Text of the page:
Paul Kiel at Pro Publica, who has done good work on the foreclosure crisis, follows up on the story I wrote about earlier today, concerning OCC’s attempt to basically whitewash the investigation into servicer practices. There’s a serious disconnect between findings and remedies here. You have the head of the OCC announcing the finding of “critical deficiencies” in servicer operations, and also saying that they didn’t result in anything major (??) and that the penalty will be relatively mild.
Both The Wall Street Journal and Huffington Post reported this morning that the OCC wants to go easier on the banks than other regulators, specifically the FDIC. The OCC has proposed “relatively modest fines,” reports the Journal. It’s not clear what would be considered “modest” for a bank the size of Bank of America, the largest servicer, and one with a poor track record [...]
There are signs in Walsh’s testimony of the OCC’s more favorable views toward servicers. A review of about 2,800 homeowner foreclosure cases, he’s careful to say, found that servicers had indeed been “in contact with troubled borrowers and had considered loss mitigation alternatives, including loan modifications.” Only a “small number of foreclosure sales” were illegitimate, he said. The people in foreclosure were actually delinquent.
What Walsh’s analysis misses is the possibility that homeowners fell behind because of their servicer’s errors. For example, homeowners have been pushed into delinquency after the servicer wrongly told them that to be considered for a modification they should miss payments.
Paul is right. There’s a whole spectrum of servicer-driven defaults, from appraisal to illegal fee-laddering and on and on, that isn’t getting covered here at all. The assumption is made from the get-go that loans in default are there for a reason, much like the conceit that a defendant on trial had to have done something wrong.
And so at a time when loans in foreclosure are at an all-time record, with clear evidence that servicer abuse, both driving borrowers into default and refusing to modify loans for qualified applicants, is a part of that record, OCC wants to basically give them little more than a slap on the wrist.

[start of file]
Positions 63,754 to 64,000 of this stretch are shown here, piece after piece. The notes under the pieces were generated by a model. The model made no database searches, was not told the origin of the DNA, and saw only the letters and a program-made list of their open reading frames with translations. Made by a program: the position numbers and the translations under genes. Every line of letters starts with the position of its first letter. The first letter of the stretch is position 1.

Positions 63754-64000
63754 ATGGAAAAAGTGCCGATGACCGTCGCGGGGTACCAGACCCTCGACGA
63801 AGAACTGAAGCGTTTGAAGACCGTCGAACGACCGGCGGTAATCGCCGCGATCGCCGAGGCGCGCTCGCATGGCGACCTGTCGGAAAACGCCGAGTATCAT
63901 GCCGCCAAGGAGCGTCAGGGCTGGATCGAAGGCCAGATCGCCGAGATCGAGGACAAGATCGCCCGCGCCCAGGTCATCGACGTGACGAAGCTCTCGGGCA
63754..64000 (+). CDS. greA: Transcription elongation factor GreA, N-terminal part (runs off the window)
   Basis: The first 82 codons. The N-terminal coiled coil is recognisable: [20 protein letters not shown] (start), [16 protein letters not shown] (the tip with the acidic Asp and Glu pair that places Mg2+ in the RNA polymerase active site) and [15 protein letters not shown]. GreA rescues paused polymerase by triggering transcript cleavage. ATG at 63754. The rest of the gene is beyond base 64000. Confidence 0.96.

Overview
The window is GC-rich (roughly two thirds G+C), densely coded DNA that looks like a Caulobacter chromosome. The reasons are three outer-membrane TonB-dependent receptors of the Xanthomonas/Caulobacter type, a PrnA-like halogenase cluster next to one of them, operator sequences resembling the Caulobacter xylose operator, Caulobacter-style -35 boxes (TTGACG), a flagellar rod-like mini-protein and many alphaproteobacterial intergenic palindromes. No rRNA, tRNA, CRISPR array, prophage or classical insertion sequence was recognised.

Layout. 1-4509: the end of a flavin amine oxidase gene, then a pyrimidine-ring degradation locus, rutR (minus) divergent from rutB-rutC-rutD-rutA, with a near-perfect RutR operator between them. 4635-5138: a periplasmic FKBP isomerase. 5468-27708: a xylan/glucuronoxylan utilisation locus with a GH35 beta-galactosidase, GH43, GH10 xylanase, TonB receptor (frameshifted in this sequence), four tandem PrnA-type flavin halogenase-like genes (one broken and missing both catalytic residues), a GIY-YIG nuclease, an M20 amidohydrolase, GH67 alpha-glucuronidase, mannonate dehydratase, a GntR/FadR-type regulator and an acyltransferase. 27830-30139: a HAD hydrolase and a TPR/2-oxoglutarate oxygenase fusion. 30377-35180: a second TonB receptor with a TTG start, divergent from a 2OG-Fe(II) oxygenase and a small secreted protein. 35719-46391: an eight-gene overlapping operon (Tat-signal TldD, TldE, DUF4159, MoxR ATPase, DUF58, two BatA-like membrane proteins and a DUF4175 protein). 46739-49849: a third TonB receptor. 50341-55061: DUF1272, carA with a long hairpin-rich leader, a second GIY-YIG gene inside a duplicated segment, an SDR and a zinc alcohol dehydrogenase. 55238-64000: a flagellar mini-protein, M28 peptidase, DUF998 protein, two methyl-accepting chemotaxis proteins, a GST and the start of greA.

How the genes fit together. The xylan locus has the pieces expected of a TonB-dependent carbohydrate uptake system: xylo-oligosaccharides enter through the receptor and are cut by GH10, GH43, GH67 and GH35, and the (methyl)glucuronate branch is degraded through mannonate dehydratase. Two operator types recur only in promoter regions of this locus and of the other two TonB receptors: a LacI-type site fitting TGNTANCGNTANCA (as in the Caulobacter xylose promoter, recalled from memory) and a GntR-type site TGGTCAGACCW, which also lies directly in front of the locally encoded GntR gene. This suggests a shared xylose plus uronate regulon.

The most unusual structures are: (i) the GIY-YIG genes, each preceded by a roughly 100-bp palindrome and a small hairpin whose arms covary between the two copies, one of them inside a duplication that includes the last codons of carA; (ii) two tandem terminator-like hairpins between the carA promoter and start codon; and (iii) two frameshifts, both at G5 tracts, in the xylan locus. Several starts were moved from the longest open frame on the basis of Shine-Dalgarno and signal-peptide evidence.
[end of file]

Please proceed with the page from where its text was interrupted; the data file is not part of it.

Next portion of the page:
The coalition at Crime Shouldn’t Pay has come up with a bottom line for the minimum requirements of a resolution that would meet their satisfaction, and you should read it:
1) Problem: Bankers are kicking millions of Americans to the curb instead of modifying our loans in a way that benefits both homeowners and our economy.
Solution: Bankers shouldn’t decide who gets loan modification and who is left out. All responsible homeowners deserve fair, affordable, permanent loan modifications. Save our homes. Save our economy.
2) Problem: One out of four American families owes more for their home than what it is worth. This puts the brakes on the economic recovery and makes our communities unwelcoming places to live.
Solution: Ensure forward momentum for our economy, our workers and our nation. Restore fairness to the housing market by charging homeowners what their house is really worth, not the inflated figures bankers invented to make record profits.
3) Problem: Homeowners are set up to fail by big banks, before they even begin the fight to live in their home. While homeowners jump through loan modification hoops, the greedy bankers proceed with foreclosure and eviction.
Solution: No seizing homes without investigating all other options, including loan modification and opportunities to appeal any loan denial.
4) Problem: Millions have already lost their homes, including countless numbers illegally.
Solution: Homeowners that have been forced from their home due to fraudulent and criminal behavior by greedy bankers must receive financial restitution for the full market value of their home or the return of their home if not already sold.
5) Problem: There is no one to make bankers follow the laws.
Solution: Attorneys General must require the big banks, and not state governments, to pay for any enforcement needs and capacities laid out in the settlement.
6) Problem: Throughout the entire mortgage process, from origination to servicing and modification, banks and bank executives have consistently broken the law. But so far, not a single bank or bank executive has had to face justice or pay for their crimes.
Solution: As the top law enforcement officials in our states, Attorneys General must seek criminal penalties as they discover bankers and servicers who broke the law. Banks and bank executives are not above the law and should not escape the consequences for their illegal actions.
These are the minimum requirements and anything less violates the rule of law. Period. You can register your support for this at the link.